The 5 Golden Rules in Sport Photography
1. The importance of your trolley
Distances in sport can be significant; you move a lot and with a great deal of weight. The wheels of your trolley or hard shell case (often used outdoors because of the rain) must be checked at the beginning of every new season and replaced, where necessary. If your trolley doesn’t work, you risk having to drag it. A decent trolley can be used as hand luggage on the plane, as well as allowing you to move quickly among the stands or up and down steps, and it should occupy little space in the photographer areas, which are usually very crowded. As well as your equipment and tripod, you need to try to get a small folding stool in too. Everything must always be packed in the same place, so that it just takes a quick glance to see if you have forgotten anything at the end of the day.
2. A good knowledge of the discipline and its leading players
Every sport has its own rules, which, photographically speaking, determine the crucial moments to be captured. At a gymnastics event, a move that is worth a particularly high score (or is of a high level of difficulty) is likely to be the most requested image. Knowing the rules of the discipline is essential in order to be able to select quickly the material to be sent off. You also need to know the athlete, the team and the people surrounding them who may also be sitting in the stands. A lot of athletes are superstitious and use ritual gestures.
3. Knowing the weather forecast
Most of the biggest sports, such as Football, Cricket or motor sports, take place outdoors. Knowing the weather conditions enables you to dress appropriately. The rain is your friend: despite being an annoyance and at times an interference in terms of focus, it gives you more spectacular images. Just think about Rugby: the mud dirties the players but, at the same time, it makes them more photogenic.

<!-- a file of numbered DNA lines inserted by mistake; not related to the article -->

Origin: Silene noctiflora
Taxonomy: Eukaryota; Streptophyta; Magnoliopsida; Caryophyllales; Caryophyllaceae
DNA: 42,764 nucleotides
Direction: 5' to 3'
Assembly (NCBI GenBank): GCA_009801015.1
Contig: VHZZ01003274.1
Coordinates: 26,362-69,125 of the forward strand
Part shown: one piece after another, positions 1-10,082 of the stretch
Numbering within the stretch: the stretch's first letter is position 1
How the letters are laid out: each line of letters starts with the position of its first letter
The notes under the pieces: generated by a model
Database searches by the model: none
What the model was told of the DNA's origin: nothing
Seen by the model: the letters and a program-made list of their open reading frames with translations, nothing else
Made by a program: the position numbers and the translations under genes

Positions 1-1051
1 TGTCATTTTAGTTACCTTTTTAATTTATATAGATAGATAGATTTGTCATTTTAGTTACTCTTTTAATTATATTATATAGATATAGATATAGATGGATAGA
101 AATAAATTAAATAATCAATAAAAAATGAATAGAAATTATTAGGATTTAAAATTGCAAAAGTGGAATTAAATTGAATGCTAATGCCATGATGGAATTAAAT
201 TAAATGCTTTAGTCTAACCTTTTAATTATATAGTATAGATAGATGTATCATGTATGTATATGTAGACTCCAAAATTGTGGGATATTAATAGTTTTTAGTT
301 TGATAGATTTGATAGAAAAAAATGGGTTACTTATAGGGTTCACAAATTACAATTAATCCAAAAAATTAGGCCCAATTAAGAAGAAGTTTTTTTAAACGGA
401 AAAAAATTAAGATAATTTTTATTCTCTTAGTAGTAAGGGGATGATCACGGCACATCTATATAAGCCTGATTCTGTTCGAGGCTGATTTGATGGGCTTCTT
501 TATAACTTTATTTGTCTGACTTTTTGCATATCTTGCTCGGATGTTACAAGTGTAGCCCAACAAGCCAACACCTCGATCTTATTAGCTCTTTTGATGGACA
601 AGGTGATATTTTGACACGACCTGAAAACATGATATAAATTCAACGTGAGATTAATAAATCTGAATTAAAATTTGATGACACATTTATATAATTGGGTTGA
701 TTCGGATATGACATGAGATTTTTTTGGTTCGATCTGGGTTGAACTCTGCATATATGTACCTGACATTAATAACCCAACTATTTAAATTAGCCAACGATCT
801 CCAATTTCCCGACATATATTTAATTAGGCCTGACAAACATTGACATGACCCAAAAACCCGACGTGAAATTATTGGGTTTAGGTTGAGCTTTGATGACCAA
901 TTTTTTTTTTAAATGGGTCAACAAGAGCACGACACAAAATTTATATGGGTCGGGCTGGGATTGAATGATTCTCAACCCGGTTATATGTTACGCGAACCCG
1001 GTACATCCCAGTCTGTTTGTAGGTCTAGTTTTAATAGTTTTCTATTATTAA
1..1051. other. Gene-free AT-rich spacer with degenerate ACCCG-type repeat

4. Meeting the photo manager
Many disciplines involve a Photo Manager; the person responsible for following the accredited photographers. Before the competition starts, a meeting with your colleagues and led by the Photo Manager allows you to get to know the photographer stations, the regulations, the repositioning times and, where necessary, to book entry to the specially restricted areas.
5. Research and mentally prepare a programme
It’s a good idea to get into the habit of going over your old photos, archived over time in specific files, in order to memorise venues, sports halls or stadiums. Each sport has its own leading photographers; looking at their photos is always helpful. The most important moments of the competition, such as the finish line, the celebrations or the podiums, have to be included.